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Social Attitudes, Labor Law, and Union Organizing: Toward A New Economics of Union Density

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  • Thomas I. Palley

Abstract

Much has been written about union wage bargaining. Much less has been written about union density, which has been viewed as simply the employment outcome under the wage bargain. This paper presents a new dynamic model of union density that exhibits multiple equilibria and path-dependency. The model builds upon Freeman (1998) who identified the importance of union spending on organizing and business spending on opposing unions. It emphasizes the demand for union representation which depends on wage bargaining outcomes, the state of labor law, and socio-economic factors impacting public attitudes to unions. The model is used to provide a narrative account of the historical evolution of union density in the U.S. and to identify factors important for its future evolution.

Suggested Citation

  • Thomas I. Palley, 2005. "Social Attitudes, Labor Law, and Union Organizing: Toward A New Economics of Union Density," Working Papers wp93, Political Economy Research Institute, University of Massachusetts at Amherst.
  • Handle: RePEc:uma:periwp:wp93
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    References listed on IDEAS

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    1. Richard B. Freeman & James L. Medoff, 1979. "The Two Faces of Unionism," NBER Working Papers 0364, National Bureau of Economic Research, Inc.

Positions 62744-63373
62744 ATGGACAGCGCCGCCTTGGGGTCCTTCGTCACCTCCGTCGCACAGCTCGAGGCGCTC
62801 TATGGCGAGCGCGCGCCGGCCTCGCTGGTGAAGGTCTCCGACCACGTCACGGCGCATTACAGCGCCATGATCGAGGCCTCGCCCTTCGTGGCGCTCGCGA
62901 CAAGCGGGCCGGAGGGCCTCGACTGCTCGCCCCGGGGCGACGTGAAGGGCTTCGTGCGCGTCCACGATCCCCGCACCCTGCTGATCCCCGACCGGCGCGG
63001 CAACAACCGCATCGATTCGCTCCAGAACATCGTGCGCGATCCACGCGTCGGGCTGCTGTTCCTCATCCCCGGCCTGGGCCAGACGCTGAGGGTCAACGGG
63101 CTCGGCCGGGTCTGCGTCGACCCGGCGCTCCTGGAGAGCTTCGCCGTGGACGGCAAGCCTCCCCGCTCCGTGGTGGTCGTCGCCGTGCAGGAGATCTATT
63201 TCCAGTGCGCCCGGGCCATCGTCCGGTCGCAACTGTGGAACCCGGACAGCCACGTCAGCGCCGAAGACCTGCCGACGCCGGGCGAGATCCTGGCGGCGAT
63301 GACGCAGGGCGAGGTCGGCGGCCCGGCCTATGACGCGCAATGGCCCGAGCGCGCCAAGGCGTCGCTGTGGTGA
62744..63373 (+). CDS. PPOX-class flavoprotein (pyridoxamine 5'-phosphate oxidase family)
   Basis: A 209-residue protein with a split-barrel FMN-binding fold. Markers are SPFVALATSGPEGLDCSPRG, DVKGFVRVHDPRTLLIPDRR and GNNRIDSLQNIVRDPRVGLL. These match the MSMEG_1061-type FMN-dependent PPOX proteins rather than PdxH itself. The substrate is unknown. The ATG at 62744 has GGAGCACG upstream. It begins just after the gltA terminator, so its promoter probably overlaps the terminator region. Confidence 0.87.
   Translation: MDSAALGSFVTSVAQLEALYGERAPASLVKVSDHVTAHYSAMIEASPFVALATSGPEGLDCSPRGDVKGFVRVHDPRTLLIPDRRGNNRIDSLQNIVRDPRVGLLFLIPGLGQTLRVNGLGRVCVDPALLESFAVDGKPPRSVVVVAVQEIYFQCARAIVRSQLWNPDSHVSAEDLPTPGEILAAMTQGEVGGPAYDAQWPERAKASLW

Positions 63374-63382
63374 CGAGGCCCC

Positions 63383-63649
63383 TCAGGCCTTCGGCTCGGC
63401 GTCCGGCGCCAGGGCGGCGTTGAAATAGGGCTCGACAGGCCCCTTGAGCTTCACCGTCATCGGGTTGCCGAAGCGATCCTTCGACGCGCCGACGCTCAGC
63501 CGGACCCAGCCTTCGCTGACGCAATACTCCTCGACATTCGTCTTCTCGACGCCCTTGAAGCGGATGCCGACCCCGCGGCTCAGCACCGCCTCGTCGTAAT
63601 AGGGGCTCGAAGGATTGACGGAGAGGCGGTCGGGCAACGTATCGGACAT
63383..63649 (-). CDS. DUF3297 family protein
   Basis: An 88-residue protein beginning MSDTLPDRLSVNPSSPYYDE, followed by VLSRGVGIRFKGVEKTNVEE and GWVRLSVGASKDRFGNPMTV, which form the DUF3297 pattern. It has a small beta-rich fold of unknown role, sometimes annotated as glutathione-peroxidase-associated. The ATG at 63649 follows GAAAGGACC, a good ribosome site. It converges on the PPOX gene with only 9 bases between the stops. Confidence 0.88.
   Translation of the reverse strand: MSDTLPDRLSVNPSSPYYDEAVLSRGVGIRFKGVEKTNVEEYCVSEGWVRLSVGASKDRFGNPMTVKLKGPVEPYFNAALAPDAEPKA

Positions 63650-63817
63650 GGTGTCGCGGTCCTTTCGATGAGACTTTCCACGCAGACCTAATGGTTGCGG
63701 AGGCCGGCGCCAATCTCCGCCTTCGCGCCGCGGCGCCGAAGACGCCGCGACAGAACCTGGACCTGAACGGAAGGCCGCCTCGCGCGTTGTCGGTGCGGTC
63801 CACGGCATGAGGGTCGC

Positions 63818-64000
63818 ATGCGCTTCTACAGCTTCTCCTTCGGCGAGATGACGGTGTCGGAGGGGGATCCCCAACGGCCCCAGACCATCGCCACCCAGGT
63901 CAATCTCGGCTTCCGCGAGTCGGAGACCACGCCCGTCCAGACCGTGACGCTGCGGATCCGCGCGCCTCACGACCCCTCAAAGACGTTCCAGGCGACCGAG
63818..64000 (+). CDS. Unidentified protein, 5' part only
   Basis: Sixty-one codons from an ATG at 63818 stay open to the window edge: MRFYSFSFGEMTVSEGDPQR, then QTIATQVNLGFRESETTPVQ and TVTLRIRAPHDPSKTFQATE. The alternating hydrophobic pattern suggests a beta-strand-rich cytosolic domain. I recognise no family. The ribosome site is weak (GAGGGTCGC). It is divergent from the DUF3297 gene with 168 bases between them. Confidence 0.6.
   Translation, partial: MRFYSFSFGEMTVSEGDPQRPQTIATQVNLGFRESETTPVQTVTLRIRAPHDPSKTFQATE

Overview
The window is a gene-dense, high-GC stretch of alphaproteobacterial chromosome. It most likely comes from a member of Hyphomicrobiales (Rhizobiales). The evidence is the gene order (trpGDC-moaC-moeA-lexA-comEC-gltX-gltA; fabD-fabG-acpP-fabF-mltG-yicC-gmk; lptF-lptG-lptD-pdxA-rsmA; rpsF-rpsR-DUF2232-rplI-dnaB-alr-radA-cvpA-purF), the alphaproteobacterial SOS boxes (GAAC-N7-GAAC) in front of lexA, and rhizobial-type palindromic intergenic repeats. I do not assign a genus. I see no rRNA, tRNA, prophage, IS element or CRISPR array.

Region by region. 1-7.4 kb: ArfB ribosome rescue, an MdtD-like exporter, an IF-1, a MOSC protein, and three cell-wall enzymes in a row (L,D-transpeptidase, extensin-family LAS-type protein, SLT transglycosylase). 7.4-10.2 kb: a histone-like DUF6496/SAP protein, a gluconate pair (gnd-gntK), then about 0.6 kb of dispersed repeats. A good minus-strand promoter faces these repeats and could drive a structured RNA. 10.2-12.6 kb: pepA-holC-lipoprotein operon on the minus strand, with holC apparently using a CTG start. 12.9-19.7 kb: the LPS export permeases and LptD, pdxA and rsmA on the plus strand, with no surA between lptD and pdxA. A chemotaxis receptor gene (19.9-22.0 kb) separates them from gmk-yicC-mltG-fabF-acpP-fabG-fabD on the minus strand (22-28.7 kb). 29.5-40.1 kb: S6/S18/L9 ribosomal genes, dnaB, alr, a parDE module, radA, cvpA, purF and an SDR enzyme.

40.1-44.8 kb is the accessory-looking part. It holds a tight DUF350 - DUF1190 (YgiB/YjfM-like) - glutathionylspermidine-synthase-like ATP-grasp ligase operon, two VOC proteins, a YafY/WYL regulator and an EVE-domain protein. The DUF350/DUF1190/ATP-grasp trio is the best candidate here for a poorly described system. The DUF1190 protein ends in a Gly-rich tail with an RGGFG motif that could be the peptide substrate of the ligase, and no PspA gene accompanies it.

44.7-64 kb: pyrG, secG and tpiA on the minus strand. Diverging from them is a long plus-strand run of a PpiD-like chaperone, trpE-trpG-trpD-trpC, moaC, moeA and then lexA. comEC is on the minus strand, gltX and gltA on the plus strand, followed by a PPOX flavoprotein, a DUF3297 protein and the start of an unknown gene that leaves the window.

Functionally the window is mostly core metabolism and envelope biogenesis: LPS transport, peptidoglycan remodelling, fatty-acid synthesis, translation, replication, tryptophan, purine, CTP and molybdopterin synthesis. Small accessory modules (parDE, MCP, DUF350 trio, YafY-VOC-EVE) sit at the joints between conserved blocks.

2. Richard B. Freeman & Morris M. Kleiner, 1990. "Employer Behavior in the Face of Union Organizing Drives," ILR Review, Cornell University, ILR School, vol. 43(4), pages 351-365, July.
    3. Ian M. McDonald & Robert M. Solow, 1985. "Wages and Employment in a Segmented Labor Market," The Quarterly Journal of Economics, Oxford University Press, vol. 100(4), pages 1115-1141.
    4. Richard B. Freeman, 1998. "Spurts in Union Growth: Defining Moments and Social Processes," NBER Chapters,in: The Defining Moment: The Great Depression and the American Economy in the Twentieth Century, pages 265-296 National Bureau of Economic Research, Inc.
    5. Paul Krugman, 1995. "Growing World Trade: Causes and Consequences," Brookings Papers on Economic Activity, Economic Studies Program, The Brookings Institution, vol. 26(1, 25th A), pages 327-377.
    6. McDonald, Ian M & Solow, Robert M, 1981. "Wage Bargaining and Employment," American Economic Review, American Economic Association, vol. 71(5), pages 896-908, December.
    7. William R. Cline, 1997. "Trade and Income Distribution," Peterson Institute Press: All Books, Peterson Institute for International Economics, number 58.
    8. Shaked, Avner & Sutton, John, 1984. "Involuntary Unemployment as a Perfect Equilibrium in a Bargaining Model," Econometrica, Econometric Society, vol. 52(6), pages 1351-1364, November.
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    Cited by:

    1. Jacek Lewkowicz & Anna Lewczuk, 2017. "An Institutional Approach to Trade Unions’ Density. The Case of Legal Origin and Political Ideology," Working Papers 2017-06, Faculty of Economic Sciences, University of Warsaw.

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